If Congress were a business, it would be investigated by the Justice Department for antitrust violations.
U.S. House members long ago decided that elections were costly and bothersome, so it fixed congressional boundaries to preclude competition. Districts were made either heavily Democratic or heavily Republican. Voters could choose the Democrat of their choice or the Republican of their choice, depending on the district in which they lived.
During the past decade, only three of North Carolina's 13 congressional districts changed parties. That is 65 House elections, and three party changes. In other words, there was about a 5 percent chance a congressman would lose.
The Democrats were able to pick up two swing seats during the Democratic upswing in 2006 and 2008, and the Republicans picked up a swing seat in 2010.
That was it for the decade.
But 2012 will almost certainly bring big changes, due mainly to the redistricting plan passed by the Republican legislature - assuming it is upheld by the courts.
There will be two new North Carolina congressmen elected this year to replace two Democrats who chose to retire after being placed in districts in which they could not win - Brad Miller of Raleigh and Heath Shuler of Bryson City. A third House member, Republican Sue Myrick chose not to seek re-election.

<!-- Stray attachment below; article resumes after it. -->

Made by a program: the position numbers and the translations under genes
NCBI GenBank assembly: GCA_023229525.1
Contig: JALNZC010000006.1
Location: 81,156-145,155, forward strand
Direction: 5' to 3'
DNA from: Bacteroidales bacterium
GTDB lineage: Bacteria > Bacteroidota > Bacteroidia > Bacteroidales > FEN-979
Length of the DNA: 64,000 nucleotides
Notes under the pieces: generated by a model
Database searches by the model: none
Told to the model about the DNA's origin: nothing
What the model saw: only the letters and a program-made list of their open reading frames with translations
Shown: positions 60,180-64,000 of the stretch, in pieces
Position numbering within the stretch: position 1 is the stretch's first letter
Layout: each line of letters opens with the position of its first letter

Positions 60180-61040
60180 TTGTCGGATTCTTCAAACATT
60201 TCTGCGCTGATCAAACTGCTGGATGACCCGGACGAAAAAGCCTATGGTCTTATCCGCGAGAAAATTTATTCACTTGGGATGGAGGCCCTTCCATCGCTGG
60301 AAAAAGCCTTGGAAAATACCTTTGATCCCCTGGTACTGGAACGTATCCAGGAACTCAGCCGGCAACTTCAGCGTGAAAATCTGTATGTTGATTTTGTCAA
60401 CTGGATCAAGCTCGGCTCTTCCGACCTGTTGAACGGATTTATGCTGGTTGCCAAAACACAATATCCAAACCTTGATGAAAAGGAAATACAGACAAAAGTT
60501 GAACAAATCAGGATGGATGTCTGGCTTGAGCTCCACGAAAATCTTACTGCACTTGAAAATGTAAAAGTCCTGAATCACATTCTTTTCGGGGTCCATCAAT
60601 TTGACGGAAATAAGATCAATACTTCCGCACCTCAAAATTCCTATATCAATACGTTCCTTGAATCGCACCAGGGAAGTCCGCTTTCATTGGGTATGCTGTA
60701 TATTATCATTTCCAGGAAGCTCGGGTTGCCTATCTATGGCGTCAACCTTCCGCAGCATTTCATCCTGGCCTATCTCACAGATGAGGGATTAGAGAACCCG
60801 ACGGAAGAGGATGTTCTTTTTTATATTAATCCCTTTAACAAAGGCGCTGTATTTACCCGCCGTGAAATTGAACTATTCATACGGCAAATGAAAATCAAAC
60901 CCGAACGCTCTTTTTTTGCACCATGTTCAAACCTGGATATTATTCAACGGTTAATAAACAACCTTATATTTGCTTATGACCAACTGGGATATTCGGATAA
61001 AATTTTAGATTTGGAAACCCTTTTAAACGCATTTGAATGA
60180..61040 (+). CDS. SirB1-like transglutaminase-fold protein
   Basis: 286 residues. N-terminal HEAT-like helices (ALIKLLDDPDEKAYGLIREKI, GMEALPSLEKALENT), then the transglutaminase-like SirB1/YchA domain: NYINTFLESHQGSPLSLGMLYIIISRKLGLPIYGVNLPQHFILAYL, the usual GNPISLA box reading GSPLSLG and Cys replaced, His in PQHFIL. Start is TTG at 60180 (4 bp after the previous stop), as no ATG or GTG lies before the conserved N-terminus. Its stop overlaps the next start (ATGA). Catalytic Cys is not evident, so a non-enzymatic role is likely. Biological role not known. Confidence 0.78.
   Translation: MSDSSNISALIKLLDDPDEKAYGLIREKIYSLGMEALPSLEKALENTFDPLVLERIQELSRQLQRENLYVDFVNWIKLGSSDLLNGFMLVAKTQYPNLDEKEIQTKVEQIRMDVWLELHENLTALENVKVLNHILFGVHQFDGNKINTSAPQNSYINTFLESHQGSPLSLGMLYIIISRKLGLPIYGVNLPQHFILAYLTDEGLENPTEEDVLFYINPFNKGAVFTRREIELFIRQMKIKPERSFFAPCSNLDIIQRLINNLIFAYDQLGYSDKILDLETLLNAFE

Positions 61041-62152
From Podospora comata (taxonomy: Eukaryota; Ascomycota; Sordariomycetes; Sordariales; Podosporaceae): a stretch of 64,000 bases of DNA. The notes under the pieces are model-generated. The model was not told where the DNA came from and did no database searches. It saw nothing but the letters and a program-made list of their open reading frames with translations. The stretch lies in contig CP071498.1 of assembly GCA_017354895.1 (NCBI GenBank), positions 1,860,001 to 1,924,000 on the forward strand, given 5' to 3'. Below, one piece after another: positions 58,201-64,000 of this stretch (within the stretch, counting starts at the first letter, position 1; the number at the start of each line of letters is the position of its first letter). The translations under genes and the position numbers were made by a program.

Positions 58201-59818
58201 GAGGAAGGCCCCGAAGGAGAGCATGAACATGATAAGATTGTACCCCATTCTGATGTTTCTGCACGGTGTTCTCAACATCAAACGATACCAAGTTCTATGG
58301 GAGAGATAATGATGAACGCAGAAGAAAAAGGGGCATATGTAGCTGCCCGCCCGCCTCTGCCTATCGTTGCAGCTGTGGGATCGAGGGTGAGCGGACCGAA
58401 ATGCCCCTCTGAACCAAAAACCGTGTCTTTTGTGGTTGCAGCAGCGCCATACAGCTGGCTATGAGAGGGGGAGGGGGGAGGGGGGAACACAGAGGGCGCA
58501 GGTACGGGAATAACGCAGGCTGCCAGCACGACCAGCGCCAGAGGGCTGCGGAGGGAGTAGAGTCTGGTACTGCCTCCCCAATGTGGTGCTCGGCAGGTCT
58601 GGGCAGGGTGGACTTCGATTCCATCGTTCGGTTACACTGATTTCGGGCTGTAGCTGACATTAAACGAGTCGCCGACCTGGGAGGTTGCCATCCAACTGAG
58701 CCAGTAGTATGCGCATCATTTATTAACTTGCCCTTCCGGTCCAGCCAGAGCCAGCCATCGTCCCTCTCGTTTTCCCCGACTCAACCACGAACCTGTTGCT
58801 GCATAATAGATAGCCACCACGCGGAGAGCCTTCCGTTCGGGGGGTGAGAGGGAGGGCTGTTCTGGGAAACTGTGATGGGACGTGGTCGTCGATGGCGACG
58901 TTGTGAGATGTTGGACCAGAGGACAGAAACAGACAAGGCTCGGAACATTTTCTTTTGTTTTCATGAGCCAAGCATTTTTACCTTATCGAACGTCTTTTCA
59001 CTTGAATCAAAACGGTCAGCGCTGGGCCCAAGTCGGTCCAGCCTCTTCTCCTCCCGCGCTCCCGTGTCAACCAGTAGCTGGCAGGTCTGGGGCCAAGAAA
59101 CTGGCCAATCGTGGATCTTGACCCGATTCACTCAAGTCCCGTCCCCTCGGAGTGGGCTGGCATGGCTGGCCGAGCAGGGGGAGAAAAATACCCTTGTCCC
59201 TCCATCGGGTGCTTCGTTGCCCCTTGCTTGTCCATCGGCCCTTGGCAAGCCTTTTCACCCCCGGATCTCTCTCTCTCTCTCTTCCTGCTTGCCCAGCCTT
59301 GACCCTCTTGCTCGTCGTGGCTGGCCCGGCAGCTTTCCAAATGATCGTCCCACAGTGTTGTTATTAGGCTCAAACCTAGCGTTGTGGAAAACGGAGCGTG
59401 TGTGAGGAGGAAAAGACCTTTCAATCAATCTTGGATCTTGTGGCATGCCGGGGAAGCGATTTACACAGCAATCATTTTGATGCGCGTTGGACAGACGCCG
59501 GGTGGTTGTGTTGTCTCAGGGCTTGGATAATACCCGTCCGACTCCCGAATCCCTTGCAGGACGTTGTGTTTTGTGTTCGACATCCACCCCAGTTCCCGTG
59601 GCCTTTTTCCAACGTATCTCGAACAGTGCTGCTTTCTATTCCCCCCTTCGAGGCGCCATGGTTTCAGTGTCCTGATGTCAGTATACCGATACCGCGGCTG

Two other members of Congress could also lose their jobs. Democratic incumbents Larry Kissell of Biscoe and Mike McIntyre of Lumberton are fighting for their political lives, after having been placed in more GOP leaning districts.
So we could easily see five new members of Congress this year - the biggest turnover since the Republican landslide of 1994.
This has provided a rare opportunity, mainly for Republicans, and that was reflected in the candidate filings, which ended last week.
Seventy-two candidates filed for the 13 congressional seats - 48 Republicans and 24 Democrats.
There are hot Republican primary races all across the state, including one in the Triangle for Miller's 13th District seat that features two high profile candidates: Wake County Commissioners Chairman Paul Coble, a former Raleigh mayor; and former U.S. Attorney George Holding.
The North Carolina House delegation now has a 7-6 Democratic majority. It is the only state in the South with a Democratic majority, but not for long.
There is a good chance the delegation could be 10-3 Republican by next January.
But the competitive races in 2012 are likely to be an outlier. Once the new Republican incumbents settle in to friendly districts, they will use the advantages of incumbency just as the Democrats did.
The newly aligned congressional districts are not designed to foster competition, but to elect Republicans.
So enjoy this year's races, because for the rest of the decade we are likely to return to noncompetitive elections.
rchristensen @newsobserver.com or 919-829-4532